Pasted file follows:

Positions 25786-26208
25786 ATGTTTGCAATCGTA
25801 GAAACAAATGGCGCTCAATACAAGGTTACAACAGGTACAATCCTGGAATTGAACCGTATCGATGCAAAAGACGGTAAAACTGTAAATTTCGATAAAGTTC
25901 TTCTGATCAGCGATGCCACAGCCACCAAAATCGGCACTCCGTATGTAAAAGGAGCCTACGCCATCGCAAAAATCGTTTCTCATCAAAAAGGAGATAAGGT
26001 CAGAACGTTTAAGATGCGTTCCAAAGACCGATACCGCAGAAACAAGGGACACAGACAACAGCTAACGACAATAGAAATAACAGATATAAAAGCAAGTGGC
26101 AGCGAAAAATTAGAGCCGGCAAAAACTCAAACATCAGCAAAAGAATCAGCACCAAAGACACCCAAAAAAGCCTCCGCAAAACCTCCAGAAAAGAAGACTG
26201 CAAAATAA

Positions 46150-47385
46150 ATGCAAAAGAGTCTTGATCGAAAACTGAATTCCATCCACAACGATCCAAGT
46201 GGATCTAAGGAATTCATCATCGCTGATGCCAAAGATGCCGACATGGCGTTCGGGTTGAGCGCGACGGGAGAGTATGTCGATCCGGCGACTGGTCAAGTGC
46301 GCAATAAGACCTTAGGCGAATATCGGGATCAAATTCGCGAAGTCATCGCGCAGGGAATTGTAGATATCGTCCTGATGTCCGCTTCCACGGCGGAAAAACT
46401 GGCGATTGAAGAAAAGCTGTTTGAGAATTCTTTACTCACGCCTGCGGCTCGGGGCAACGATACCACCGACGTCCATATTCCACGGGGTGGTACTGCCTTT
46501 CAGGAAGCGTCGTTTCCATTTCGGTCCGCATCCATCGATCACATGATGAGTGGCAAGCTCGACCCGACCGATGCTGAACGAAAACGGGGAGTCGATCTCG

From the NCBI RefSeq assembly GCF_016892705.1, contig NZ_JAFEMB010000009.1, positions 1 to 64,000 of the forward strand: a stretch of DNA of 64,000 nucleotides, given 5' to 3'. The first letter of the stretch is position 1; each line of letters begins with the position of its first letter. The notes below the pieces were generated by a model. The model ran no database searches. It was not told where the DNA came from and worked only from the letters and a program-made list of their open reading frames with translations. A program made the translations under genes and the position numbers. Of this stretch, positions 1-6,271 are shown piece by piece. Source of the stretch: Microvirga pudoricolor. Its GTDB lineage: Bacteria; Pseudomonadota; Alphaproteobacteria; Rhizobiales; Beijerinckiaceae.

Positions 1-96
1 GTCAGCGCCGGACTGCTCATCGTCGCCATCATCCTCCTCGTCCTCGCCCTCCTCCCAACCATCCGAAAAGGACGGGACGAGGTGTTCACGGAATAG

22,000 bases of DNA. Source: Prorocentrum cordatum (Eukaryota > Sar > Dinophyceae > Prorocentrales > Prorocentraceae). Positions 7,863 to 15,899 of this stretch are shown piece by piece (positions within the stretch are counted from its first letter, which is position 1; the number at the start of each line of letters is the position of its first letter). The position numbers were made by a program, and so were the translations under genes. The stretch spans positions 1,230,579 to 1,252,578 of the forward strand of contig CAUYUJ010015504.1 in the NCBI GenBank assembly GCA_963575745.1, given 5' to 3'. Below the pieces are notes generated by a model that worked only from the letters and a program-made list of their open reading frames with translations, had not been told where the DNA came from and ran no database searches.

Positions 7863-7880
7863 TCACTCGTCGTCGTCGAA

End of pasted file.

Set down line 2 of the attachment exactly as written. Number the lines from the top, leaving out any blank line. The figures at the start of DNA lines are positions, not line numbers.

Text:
25786 ATGTTTGCAATCGTA